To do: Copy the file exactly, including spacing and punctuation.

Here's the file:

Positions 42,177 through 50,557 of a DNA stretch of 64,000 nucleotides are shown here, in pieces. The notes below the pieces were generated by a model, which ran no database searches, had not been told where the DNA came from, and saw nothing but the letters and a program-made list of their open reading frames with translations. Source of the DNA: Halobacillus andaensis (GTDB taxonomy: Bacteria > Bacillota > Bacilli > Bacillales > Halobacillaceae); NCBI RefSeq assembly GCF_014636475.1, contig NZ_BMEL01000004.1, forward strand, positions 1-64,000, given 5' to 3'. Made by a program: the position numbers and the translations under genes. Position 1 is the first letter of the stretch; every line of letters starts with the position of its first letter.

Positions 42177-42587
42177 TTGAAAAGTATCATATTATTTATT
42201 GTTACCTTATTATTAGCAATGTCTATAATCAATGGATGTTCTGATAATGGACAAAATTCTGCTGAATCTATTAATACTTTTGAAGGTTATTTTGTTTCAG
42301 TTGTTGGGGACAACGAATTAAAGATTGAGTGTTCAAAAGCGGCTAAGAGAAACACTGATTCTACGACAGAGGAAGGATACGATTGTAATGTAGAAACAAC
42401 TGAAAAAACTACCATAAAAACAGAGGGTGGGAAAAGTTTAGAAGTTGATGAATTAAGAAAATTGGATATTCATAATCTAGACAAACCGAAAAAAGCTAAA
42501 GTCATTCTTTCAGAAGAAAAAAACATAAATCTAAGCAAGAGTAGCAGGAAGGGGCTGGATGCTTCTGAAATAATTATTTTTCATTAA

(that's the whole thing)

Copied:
Positions 42,177 through 50,557 of a DNA stretch of 64,000 nucleotides are shown here, in pieces. The notes below the pieces were generated by a model, which ran no database searches, had not been told where the DNA came from, and saw nothing but the letters and a program-made list of their open reading frames with translations. Source of the DNA: Halobacillus andaensis (GTDB taxonomy: Bacteria > Bacillota > Bacilli > Bacillales > Halobacillaceae); NCBI RefSeq assembly GCF_014636475.1, contig NZ_BMEL01000004.1, forward strand, positions 1-64,000, given 5' to 3'. Made by a program: the position numbers and the translations under genes. Position 1 is the first letter of the stretch; every line of letters starts with the position of its first letter.

Positions 42177-42587
42177 TTGAAAAGTATCATATTATTTATT
42201 GTTACCTTATTATTAGCAATGTCTATAATCAATGGATGTTCTGATAATGGACAAAATTCTGCTGAATCTATTAATACTTTTGAAGGTTATTTTGTTTCAG
42301 TTGTTGGGGACAACGAATTAAAGATTGAGTGTTCAAAAGCGGCTAAGAGAAACACTGATTCTACGACAGAGGAAGGATACGATTGTAATGTAGAAACAAC
42401 TGAAAAAACTACCATAAAAACAGAGGGTGGGAAAAGTTTAGAAGTTGATGAATTAAGAAAATTGGATATTCATAATCTAGACAAACCGAAAAAAGCTAAA
42501 GTCATTCTTTCAGAAGAAAAAAACATAAATCTAAGCAAGAGTAGCAGGAAGGGGCTGGATGCTTCTGAAATAATTATTTTTCATTAA